Karen and Robert Capato married in 1999. Robert was diagnosed with cancer soon after their marriage; they knew they wanted children, so they began trying and also froze some of Robert’s sperm. They had a son, but knew that they wanted more children. After Robert’s death, Karen used in vitro fertilization and gave birth to twins who were biologically Robert’s children, born 18 months after his death. In the United States, there are survivor benefits for Social Security. Karen therefore applied for those benefits for all three of her children, as they were all also Robert’s children.
In a case that could have had far-reaching implications in the US, Astrue v. Capato, the US Supreme Court recently found that Karen’s younger children did not have the right to receive those survivor benefits. They based this on the law of Florida, where the Capatos lived; in that state, children must be conceived during the lifetime of the parent they are claiming through.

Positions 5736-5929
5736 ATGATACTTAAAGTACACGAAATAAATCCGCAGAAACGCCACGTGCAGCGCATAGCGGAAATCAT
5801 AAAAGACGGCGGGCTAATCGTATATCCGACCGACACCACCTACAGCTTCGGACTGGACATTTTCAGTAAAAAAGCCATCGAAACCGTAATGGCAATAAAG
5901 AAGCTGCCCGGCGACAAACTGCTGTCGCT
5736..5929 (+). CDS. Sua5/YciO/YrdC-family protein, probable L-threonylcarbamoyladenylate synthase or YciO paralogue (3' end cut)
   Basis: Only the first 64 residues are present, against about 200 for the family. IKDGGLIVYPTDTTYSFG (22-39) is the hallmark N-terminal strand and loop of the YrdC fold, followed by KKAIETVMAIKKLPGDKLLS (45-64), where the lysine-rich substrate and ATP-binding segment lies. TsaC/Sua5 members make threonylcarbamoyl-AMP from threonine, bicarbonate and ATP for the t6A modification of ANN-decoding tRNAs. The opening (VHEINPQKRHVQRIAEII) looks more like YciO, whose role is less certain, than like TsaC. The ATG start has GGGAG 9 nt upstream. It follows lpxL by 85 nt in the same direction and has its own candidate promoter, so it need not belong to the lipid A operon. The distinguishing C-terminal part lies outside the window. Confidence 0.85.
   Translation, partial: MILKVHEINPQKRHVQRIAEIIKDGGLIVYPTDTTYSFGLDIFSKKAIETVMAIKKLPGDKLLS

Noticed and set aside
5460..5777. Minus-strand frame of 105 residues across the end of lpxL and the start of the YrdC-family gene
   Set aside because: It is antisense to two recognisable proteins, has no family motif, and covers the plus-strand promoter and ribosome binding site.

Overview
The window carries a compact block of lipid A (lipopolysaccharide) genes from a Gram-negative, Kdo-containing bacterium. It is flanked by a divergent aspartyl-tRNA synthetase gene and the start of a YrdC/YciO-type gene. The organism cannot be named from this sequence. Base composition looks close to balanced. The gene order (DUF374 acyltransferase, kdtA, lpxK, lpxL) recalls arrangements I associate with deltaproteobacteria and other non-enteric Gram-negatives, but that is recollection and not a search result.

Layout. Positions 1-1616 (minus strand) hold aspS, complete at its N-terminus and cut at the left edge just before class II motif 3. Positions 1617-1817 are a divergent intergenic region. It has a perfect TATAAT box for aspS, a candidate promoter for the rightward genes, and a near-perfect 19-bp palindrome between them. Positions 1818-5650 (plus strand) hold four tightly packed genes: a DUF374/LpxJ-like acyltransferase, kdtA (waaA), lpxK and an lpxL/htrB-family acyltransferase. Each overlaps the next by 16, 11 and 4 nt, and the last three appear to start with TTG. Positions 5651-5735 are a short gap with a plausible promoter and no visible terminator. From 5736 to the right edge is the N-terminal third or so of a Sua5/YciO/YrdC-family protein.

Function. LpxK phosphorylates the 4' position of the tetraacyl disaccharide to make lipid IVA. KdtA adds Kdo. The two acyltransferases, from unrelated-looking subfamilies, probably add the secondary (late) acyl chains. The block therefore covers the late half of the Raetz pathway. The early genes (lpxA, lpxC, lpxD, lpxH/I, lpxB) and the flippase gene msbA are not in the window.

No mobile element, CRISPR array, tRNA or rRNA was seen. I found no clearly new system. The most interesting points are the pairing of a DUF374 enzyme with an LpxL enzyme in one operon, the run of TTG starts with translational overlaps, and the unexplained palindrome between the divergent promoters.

The issue of posthumously-conceived children is bound to become a bigger issue as science makes it increasingly easy to have children through alternate means. So far, there are no provinces in Canada where children can inherit if conceived after the parent’s death unless the will specifically allows for it. With scientific advances, the day likely will come when this will happen. You should prepare now.
You can read the entire decision here.